'PJM'. Dense, bushy plant to 4 ft. Exceptional purplish pink flowers; profuse bloom. Flowers early, when foliage still has its mahogany winter color. Takes heat as well as cold. Can be sheared into a hedge.

'President Lincoln'. To 6 ft. Lilac-toned lavender-pink with bronze blotch. Midseason to late.

'Roseum Elegans'. To 6 ft. Olive-green foliage. Lilac-pink flowers. Midseason to late. Tolerates both heat and cold. Very tough.

'Scintillation'. To 5 ft. Compact plant covered in lustrous dark green leaves. Blossoms come in rounded trusses; they open pastel pink with brownish pink markings in throat. Midseason. Heat tolerant.

'Southgate Brandi'. To 4 ft. Deep pink buds open to pink, ruffled blooms. Heat tolerant.

'Southgate Breezy'. To 5 ft. Medium pink buds open to light pink to white blooms with medium maroon blotch. Heat tolerant.

'Trude Webster'. To 5 ft. Strong-growing plant with large leaves. Huge trusses of pure pink flowers in midseason. One of the best pinks. Heat tolerant.


'Patty Bee'. To 1 ft. Small plant, well clothed with small (1-in.-wide) leaves that turn dark red in winter. Loose trusses of lemon-yellow flowers cover even young plants. Early midseason.

'Unique'. To 4 ft.; outstanding neat, rounded, compact habit. Bright pink buds open to tight, rounded trusses of creamy pale yellow blossoms. Early midseason. Heat tolerant.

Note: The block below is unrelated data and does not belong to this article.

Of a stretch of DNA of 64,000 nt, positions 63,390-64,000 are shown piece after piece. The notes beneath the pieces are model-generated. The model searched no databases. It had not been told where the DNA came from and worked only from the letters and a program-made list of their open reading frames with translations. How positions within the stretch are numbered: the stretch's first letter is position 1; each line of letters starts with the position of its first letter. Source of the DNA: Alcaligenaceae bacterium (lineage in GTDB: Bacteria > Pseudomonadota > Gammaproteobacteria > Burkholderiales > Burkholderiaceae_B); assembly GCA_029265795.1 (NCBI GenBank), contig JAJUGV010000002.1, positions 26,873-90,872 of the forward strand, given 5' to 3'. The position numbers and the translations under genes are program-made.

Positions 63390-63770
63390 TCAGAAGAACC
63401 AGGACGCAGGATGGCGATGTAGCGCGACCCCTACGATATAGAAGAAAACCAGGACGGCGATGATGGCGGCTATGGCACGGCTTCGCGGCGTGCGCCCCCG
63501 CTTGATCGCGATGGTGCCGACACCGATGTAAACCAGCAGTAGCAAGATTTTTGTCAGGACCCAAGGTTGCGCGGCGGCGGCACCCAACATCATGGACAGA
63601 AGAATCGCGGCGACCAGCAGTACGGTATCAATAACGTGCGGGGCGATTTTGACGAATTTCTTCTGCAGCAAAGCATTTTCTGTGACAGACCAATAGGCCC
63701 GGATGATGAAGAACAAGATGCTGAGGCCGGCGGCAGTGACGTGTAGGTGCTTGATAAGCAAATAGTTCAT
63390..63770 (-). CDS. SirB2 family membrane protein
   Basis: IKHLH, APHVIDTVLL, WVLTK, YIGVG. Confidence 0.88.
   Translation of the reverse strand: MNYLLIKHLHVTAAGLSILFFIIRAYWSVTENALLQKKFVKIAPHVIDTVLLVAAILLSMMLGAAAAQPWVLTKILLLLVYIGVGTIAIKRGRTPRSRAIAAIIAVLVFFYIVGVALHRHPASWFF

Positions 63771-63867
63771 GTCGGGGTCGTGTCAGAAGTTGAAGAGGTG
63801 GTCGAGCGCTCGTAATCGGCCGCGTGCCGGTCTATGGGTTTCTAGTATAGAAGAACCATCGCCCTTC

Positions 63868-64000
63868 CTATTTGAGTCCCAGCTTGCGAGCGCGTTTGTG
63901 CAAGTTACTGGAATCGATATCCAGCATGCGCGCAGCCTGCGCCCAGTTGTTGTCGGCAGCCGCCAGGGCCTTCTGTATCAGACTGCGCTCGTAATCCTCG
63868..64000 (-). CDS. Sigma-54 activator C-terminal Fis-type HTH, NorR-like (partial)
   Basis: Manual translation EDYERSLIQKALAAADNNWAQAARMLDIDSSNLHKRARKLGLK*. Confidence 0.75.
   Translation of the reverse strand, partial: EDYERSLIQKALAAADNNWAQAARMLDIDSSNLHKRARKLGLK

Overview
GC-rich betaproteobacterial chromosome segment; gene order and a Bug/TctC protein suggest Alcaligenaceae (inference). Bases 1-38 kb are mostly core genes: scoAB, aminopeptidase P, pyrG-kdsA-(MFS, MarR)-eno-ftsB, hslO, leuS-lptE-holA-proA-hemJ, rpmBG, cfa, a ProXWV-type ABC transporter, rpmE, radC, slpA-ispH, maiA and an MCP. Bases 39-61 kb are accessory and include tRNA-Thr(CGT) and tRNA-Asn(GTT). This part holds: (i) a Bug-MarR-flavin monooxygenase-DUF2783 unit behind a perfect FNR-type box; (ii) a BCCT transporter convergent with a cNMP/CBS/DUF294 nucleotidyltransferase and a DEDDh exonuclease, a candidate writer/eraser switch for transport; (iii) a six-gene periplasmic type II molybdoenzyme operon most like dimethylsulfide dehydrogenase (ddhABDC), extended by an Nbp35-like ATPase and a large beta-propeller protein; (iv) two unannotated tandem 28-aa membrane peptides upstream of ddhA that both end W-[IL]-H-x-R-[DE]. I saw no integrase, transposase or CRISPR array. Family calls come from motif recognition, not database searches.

'Virginia Richards'. Upright, compact habit to 4 ft. Flowers open unspotted pink, then turn yellow with a dark red blotch. Big, deep green, strongly veined leaves. Early to midseason.


'America'. To 5 ft. Dark red. Late. Heat tolerant.

'Cynthia'. To 6 ft. Rosy crimson blooms with blackish markings. Midseason. Old favorite for background. Heat tolerant.

'Elizabeth'. To 3 ft. One of the most popular low-growing red rhododendrons, very widely planted. Attractive foliage sets off large, bright red, waxy, trumpet-shaped flowers that are carried in clusters of three to six at branch ends and in upper leaf joints. Blooms very young. Early midseason; often reblooms in early fall. Very susceptible to fertilizer burn, salts in water or soil.

'Holden'. To 4 ft. Compact plant. Rose-red flowers marked with deeper red. Midseason. Heat tolerant.

'Jean Marie de Montague'. To 5 ft., with brilliant scarlet flowers and attractive foliage. Midseason. Heat tolerant.

'Johnny Bender'. To 45 ft. Glossy, dark green leaves set off blood-red flowers. Midseason.

'Kluis Sensation'. Compact grower to 5 ft. Small, tight trusses of dark red, faintly spotted flowers. Midseason.

'Lem's Stormcloud'. To 5 ft. Large, erect trusses of bright red flowers; blossoms flare out flat when fully open. Late midseason.

'Leo'. To 5 ft., well clothed in large, dark green leaves. Rounded to dome-shaped trusses packed with rich cranberry-red blooms. Midseason to late.